Stronger links between autism and ADHD found in a new study -how to treat this dual diagnosis
Credit: Kelly Long on Flickr
Almost 20 percent of children with ADHD exhibit autistic traits, reports a study published August 26 in Pediatrics. Furthermore, these children‘s ADHD (attention deficit hyperactivity disorder) symptoms are more severe and disabling, concludes researcher Amelia Kotte, Ph.D., from Massachusetts General Hospital (MGH) in Boston and her colleagues.
The researchers examined over 400 children including 242 with ADHD and 227 without the disorder. None of the participants without ADHD had autism. The researchers assessed the children in the areas of psychiatric, psychosocial, educational, and cognitive functioning. One in every five children showed autistic traits “such as slow language development, difficulty interacting with others and problems with emotional control, said study co-author Dr. Joseph Biederman of MGH.” The study found that children with ADHD and autistic traits were more likely to:
have problems in school
get involved in fights
experience problems in relationships with their peers and siblings
have language disorders
suffer from other psychiatric conditions including anxiety and mood disorders
"These children are not having the full diagnosis of autism, but they have symptoms of autism," Biederman said. "It may be important to screen children with ADHD for autistic traits because they may need more support, particularly in the educational and interpersonal domains."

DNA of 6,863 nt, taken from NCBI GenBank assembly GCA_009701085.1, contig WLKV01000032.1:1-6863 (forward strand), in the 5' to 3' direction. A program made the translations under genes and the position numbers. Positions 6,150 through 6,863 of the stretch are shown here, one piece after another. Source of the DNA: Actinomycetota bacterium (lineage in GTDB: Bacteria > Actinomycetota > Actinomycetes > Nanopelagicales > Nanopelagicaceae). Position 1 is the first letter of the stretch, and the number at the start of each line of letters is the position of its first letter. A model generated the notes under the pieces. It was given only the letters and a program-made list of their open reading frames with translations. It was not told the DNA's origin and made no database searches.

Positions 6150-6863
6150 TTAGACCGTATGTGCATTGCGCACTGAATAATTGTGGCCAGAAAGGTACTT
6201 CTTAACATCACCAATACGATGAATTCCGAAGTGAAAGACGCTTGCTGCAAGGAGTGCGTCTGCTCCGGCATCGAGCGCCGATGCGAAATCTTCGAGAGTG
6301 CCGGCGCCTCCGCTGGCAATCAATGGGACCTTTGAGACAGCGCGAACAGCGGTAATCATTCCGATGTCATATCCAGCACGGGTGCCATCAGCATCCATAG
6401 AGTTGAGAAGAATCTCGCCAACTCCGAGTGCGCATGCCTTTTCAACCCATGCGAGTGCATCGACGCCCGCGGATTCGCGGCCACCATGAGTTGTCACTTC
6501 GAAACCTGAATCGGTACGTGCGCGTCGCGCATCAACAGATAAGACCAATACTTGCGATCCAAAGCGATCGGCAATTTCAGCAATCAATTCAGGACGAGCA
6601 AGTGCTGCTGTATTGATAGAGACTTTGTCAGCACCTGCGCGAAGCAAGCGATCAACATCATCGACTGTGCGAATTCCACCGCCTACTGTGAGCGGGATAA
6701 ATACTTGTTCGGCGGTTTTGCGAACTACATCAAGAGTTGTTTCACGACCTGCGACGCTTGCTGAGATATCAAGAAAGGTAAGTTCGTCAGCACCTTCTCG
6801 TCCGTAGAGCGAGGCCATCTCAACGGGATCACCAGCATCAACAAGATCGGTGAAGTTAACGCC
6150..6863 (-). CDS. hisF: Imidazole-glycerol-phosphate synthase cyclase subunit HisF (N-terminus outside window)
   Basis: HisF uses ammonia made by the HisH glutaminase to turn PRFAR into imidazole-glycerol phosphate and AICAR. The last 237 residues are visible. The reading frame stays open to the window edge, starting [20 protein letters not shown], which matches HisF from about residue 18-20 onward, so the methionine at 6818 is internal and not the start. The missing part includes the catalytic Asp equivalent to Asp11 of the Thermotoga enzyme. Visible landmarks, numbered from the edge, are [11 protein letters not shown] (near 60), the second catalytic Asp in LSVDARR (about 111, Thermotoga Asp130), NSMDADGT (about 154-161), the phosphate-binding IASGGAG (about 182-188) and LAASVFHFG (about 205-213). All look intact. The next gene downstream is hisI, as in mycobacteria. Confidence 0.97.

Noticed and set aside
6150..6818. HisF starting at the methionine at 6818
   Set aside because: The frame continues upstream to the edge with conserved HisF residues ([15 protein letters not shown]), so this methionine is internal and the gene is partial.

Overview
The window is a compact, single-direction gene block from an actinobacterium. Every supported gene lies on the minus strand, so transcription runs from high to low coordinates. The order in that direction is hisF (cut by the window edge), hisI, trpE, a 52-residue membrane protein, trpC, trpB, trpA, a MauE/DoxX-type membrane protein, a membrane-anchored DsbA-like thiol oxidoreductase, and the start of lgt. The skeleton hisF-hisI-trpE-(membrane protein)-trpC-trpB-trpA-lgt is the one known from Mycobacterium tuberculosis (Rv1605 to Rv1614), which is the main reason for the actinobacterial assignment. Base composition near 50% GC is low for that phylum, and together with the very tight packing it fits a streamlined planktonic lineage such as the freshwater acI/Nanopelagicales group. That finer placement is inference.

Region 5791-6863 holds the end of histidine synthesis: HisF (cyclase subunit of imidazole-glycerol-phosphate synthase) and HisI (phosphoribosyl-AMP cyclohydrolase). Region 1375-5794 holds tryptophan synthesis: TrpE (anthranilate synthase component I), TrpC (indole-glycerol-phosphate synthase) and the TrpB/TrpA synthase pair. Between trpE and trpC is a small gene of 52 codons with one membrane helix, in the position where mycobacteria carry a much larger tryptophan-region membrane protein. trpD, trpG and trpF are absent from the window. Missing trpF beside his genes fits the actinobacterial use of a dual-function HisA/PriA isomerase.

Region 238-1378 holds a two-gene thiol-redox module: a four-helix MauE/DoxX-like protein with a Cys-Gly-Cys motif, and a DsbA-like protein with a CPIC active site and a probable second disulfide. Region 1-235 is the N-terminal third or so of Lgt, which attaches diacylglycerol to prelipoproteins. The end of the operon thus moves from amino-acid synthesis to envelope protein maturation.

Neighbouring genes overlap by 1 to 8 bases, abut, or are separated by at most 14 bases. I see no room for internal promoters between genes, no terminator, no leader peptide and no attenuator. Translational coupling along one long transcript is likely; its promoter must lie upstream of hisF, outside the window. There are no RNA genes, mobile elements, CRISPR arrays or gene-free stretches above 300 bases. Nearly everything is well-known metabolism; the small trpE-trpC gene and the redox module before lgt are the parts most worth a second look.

Other studies on the co-occurrence of ADHD and autism
Prior studies discussed a possible link between the two disorders and Biederman commented on this association. "The genetic markers for ADHD have also been associated with autism," he said. "These autistic traits may be present in other conditions as well. I am quite convinced that these traits may be present in children with mood and anxiety disorders."
Researchers from the Kennedy Krieger Institute reached similar conclusions in a study published in June. One third of the children with autism in this study, also had "clinically significant" ADHD symptoms. These researchers also concluded that children with both ADHD and autism “were significantly more impaired” than those children with autism alone.
Treatment for children with a dual diagnosis of autism and ADHD
Until the publication of the revised Diagnostic and Statistical Manual of Mental Disorders (DSM) in May, a formal diagnosis of co-occurring ADHD and autism was not recognized. This prohibition limited research into effective treatments for people with co-occurring ADHD and autism. Recent research indicates that stimulant medication should be used to try to manage ADHD symptoms. Once ADHD symptoms are controlled, interventions for autistic symptoms may be more effective. Other recommended therapies are: